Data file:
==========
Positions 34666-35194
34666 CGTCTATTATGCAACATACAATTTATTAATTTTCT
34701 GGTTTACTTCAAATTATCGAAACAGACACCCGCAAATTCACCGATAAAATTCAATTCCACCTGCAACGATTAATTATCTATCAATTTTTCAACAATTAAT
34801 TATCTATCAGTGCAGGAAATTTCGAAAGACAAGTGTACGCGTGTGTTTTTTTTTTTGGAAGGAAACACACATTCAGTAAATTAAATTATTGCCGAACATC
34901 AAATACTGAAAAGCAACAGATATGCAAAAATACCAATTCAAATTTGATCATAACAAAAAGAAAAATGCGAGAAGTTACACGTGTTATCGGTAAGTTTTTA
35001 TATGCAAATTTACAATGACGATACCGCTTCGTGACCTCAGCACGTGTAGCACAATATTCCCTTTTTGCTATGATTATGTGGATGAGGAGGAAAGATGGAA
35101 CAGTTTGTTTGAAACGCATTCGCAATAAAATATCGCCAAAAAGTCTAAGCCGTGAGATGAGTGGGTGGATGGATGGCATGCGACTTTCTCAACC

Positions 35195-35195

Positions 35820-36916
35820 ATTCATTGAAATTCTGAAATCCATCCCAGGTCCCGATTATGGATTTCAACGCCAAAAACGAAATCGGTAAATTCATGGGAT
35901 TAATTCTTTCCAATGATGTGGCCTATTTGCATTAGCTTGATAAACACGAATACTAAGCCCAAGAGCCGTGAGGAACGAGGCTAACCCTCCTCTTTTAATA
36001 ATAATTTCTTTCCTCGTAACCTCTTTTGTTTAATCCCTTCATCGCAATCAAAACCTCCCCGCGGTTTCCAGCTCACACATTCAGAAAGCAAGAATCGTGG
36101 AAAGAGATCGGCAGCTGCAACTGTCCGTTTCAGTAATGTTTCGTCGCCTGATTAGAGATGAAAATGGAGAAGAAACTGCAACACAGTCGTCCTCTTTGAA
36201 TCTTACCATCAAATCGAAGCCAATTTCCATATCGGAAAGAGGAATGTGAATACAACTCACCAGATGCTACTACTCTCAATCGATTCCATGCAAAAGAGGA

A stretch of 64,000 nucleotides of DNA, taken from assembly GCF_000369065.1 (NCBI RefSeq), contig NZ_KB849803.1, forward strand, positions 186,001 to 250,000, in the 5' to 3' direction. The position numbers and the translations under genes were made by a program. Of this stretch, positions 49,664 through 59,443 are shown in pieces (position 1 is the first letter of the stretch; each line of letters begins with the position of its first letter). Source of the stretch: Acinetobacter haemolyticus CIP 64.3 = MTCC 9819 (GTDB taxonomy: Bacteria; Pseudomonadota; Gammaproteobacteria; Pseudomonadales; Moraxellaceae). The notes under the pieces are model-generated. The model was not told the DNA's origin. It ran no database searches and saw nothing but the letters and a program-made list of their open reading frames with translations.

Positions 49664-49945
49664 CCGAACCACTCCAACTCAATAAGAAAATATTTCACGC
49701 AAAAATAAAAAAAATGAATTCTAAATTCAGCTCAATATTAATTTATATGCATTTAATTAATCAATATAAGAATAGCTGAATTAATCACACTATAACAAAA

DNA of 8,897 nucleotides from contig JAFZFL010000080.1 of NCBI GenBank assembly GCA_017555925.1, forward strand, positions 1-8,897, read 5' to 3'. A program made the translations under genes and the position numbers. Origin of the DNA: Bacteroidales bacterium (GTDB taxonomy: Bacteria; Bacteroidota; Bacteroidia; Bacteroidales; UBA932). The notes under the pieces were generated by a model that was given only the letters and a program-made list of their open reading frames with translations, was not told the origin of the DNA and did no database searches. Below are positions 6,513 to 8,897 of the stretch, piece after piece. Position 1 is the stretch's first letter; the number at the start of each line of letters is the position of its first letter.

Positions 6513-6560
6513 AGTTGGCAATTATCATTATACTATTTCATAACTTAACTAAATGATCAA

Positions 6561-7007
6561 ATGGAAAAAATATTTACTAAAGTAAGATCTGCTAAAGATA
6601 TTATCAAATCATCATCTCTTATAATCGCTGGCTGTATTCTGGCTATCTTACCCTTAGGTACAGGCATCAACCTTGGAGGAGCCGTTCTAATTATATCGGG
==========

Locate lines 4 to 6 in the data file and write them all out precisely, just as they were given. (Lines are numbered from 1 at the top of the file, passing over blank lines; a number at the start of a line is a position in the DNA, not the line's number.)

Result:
34801 TATCTATCAGTGCAGGAAATTTCGAAAGACAAGTGTACGCGTGTGTTTTTTTTTTTGGAAGGAAACACACATTCAGTAAATTAAATTATTGCCGAACATC
34901 AAATACTGAAAAGCAACAGATATGCAAAAATACCAATTCAAATTTGATCATAACAAAAAGAAAAATGCGAGAAGTTACACGTGTTATCGGTAAGTTTTTA
35001 TATGCAAATTTACAATGACGATACCGCTTCGTGACCTCAGCACGTGTAGCACAATATTCCCTTTTTGCTATGATTATGTGGATGAGGAGGAAAGATGGAA